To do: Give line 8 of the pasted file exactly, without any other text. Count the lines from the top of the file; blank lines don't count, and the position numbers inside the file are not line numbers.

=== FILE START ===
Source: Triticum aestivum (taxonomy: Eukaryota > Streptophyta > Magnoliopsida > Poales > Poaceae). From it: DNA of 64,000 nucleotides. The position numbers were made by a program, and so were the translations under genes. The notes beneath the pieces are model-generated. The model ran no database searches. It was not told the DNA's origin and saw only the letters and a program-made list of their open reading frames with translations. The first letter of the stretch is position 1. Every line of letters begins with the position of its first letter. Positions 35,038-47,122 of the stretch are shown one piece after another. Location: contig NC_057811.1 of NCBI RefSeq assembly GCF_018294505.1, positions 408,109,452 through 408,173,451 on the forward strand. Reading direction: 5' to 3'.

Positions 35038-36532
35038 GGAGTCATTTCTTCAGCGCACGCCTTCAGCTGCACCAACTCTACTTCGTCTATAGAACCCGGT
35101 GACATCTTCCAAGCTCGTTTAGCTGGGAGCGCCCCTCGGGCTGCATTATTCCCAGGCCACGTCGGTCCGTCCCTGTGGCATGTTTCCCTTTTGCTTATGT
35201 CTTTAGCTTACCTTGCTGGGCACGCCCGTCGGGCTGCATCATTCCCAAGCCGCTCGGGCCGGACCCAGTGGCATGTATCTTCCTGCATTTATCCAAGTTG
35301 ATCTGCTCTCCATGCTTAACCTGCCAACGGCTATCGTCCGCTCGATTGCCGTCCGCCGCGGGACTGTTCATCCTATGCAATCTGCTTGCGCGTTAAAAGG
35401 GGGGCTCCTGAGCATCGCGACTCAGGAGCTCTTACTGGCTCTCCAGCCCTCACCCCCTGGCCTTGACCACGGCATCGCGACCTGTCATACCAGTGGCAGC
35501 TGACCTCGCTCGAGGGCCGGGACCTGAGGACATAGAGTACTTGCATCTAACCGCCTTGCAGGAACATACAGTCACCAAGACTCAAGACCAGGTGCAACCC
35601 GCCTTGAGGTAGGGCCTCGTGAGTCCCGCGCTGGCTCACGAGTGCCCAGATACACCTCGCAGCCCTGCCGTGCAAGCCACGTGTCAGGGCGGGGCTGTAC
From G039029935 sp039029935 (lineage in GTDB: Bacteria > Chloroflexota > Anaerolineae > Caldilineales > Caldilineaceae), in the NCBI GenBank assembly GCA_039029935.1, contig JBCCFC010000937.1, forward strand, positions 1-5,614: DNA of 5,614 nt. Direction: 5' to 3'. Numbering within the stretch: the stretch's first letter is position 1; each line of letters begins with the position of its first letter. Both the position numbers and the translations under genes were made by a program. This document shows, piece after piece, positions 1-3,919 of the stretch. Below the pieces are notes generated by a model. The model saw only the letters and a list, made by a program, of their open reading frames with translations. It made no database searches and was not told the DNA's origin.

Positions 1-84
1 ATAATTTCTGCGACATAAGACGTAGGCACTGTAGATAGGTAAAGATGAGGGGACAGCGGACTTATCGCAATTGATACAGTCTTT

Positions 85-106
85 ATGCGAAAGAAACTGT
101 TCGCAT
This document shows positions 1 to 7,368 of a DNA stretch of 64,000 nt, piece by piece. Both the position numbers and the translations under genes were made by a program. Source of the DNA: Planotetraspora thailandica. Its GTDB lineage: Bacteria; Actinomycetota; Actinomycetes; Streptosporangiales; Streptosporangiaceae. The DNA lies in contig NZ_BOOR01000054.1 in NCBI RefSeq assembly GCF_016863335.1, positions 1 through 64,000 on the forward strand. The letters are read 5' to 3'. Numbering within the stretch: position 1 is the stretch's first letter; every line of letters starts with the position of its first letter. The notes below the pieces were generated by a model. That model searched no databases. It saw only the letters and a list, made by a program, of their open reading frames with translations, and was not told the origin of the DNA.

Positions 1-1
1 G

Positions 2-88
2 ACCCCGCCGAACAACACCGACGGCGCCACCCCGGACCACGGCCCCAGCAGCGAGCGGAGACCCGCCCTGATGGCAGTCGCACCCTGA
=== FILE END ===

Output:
35501 TGACCTCGCTCGAGGGCCGGGACCTGAGGACATAGAGTACTTGCATCTAACCGCCTTGCAGGAACATACAGTCACCAAGACTCAAGACCAGGTGCAACCC